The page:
Francesco Froiio1, Gioacchino Viggiani2, Farid Laouafa 3
1 DIC, Universitá di Tor Vergata, Rome, Italy (froiio@ing.uniroma2.it)
2 Laboratoire 3S, CNRS - UJF - INPG, Grenoble, France (cino.viggiani@inpg.fr)
3 Direction Risques du Sol et du Sous-sol, INERIS, Verneuil en Halatte, France (Farid.Laouafa@ineris.fr)
Numerical photogrammetry in laboratory experiences on 2D slopes

Whole-field and non-intrusive measuring was performed, with a numerical photogrammetry technique (Particle Image Velocimetry), on the incremental displacement and velocity fields of 2D slope models. Different kinds of boundary conditions on the displacements where applied quasi-statically; "regular" deformation sceneries as well as shear-band formation and sudden diffuse collapse were observed.

This work was motivated by the need of a better understanding of phenomena like shear banding and material instability in granular materials, that are not satisfactorily interpreted by current modelling (Darve and Laouafa, 2000). Digital PIV having been originally developed to measure plane velocity fields in fluids, gases and flame (Grant, 1997), this work is also an attempt to optimise this now-available technique on laboratory slope-like specimens realised with Schneebeli analogue material.

Two tests, with different boundary conditions, were run for two respective specimens, using a specific loading device (Joer, 1992; Bilotta et al., 2002) In a first tests a phase of homogeneous controlled deformation was followed by a sudden collapse turning into a quick surface flow. In the second test, shear-banding was induced in the specimen without loosing control on the deformation.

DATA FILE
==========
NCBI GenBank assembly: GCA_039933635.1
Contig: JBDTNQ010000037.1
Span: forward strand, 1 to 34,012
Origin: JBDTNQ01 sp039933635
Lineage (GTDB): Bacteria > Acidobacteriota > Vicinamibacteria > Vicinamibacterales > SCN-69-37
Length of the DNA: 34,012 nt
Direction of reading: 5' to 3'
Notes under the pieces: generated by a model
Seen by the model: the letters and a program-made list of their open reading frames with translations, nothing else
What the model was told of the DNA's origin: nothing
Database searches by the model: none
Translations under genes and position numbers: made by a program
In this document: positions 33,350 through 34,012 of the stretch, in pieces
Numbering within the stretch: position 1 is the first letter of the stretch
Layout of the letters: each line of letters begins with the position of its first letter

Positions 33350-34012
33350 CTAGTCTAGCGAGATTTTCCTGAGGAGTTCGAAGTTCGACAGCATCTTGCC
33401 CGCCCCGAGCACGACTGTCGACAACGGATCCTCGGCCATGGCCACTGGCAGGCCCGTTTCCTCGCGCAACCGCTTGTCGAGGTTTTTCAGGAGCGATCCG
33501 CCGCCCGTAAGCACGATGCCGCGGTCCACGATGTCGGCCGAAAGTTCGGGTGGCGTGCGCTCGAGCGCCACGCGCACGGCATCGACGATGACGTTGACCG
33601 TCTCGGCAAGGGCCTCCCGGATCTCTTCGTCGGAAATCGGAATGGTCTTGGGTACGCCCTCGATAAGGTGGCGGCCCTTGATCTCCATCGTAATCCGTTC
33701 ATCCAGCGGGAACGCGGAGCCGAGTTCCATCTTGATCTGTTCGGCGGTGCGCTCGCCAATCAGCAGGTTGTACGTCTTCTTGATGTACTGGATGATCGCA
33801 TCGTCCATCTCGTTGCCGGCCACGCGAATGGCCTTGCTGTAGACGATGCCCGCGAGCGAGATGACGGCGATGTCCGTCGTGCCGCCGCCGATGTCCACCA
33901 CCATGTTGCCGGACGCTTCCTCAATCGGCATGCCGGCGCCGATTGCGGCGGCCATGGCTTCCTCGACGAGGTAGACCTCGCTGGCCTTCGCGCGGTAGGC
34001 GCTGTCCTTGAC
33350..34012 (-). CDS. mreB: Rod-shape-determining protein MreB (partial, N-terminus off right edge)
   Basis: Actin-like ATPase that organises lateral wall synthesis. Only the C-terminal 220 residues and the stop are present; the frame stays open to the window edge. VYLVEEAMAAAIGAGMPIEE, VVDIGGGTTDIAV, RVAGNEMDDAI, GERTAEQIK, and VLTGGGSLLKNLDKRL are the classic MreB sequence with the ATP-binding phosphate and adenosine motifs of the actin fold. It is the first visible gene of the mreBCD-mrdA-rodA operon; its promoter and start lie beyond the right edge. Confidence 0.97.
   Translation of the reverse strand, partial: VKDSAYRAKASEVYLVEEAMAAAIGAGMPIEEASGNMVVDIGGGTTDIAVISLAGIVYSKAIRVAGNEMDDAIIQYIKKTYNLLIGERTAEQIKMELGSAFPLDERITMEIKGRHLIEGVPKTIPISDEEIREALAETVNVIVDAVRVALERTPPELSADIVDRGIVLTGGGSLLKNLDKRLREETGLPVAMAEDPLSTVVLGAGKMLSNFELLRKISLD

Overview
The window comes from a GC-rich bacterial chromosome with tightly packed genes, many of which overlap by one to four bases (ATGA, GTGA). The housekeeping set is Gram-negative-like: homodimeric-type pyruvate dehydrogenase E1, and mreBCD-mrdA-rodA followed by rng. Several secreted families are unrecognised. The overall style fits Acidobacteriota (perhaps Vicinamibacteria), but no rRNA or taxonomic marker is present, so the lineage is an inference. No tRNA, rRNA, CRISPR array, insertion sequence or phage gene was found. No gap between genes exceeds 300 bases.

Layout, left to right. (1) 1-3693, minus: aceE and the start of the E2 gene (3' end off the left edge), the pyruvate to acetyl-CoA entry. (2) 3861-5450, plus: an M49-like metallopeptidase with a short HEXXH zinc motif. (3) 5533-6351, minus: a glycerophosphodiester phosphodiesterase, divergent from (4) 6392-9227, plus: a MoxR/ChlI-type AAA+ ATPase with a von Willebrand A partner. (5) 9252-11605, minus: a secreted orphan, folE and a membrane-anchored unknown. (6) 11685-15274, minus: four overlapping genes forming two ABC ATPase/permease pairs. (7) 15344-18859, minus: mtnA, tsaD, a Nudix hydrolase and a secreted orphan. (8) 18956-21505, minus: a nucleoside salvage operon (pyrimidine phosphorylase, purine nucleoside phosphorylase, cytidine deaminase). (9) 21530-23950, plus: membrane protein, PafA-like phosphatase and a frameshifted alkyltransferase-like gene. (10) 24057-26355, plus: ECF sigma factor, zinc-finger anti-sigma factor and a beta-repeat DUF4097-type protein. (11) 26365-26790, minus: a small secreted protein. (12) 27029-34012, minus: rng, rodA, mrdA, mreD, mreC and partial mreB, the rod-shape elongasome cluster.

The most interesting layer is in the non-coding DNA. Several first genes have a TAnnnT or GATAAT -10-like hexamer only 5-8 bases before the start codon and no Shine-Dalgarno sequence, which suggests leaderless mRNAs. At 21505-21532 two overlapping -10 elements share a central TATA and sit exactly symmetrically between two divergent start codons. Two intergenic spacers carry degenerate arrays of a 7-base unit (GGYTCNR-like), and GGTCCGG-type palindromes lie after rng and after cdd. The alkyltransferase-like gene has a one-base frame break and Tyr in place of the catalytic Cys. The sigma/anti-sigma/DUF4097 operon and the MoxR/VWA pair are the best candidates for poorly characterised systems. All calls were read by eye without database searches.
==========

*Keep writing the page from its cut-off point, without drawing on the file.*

The measures relative to the phases of controlled deformation, in the both tests, were found to be in very good agreement with the visual observation of the motion. They were confirmed by direct "manual" measures of rod displacements on the images. At the velocity rise at collapse in the first test, the obtained vector fields were in reasonable agreement with the visual observation, but less clear results - and only a qualitative picture of the motion - were obtained as the granular flow became more rapid and turbulent: it was found that this kind of fast processes require a specific design of tracer-particle seeding, and probably higher image-acquisition frequencies than those allowed by standard professional video-cameras.

References
  1. Bilotta E., Flora A., Lanier J., Viggiani G. (2002), Experimental observation of the behaviour of a 2D granular material with inclusions. Rivista Italiana di Geotecnica, 2 (2002): 9-22.
  2. Darve F., Laouafa F. (2000). Instabilities in granular materials and application to landslides. Mech. Choes. Frict. Mater. 5 (8): 627-652.
  3. Grant I., Particle Image Velocimetry: a review Proc. Institution of Mechanical Engineers, (211): 55-76.
  4. Joer H. A. (1992). 1gamma2epsilon: une nouvelle machine de cisaillement pour l'étude du comportement des milieux granulaires. PhD. Thesis. UJF, Grenoble.
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